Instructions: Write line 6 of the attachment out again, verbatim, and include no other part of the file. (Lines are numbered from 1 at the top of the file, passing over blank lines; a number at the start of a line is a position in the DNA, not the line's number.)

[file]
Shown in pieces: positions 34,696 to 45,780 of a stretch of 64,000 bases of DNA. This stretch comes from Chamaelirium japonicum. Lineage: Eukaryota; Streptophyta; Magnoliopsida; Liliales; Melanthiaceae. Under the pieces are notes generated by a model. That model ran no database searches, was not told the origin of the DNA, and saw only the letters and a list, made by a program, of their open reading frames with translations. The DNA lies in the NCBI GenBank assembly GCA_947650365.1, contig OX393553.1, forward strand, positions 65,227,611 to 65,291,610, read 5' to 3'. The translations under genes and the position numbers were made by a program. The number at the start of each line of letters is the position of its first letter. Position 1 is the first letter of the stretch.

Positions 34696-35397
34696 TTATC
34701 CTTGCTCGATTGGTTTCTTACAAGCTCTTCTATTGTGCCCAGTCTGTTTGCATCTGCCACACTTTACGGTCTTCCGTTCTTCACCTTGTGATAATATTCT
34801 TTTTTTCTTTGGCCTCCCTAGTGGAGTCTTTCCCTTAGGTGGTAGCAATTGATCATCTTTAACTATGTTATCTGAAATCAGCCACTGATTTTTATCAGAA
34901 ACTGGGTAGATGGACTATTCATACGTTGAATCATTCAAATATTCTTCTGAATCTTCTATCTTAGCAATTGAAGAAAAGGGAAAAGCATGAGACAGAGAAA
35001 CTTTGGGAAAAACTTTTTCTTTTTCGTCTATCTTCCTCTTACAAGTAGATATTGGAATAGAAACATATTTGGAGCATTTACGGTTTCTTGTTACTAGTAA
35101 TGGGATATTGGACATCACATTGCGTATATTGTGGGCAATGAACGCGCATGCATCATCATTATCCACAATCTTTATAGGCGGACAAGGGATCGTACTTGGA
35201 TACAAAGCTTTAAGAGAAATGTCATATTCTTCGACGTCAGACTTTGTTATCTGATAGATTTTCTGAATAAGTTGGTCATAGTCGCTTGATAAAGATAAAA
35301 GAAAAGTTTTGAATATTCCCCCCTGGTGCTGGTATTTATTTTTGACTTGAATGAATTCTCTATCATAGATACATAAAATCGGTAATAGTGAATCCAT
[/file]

34901 ACTGGGTAGATGGACTATTCATACGTTGAATCATTCAAATATTCTTCTGAATCTTCTATCTTAGCAATTGAAGAAAAGGGAAAAGCATGAGACAGAGAAA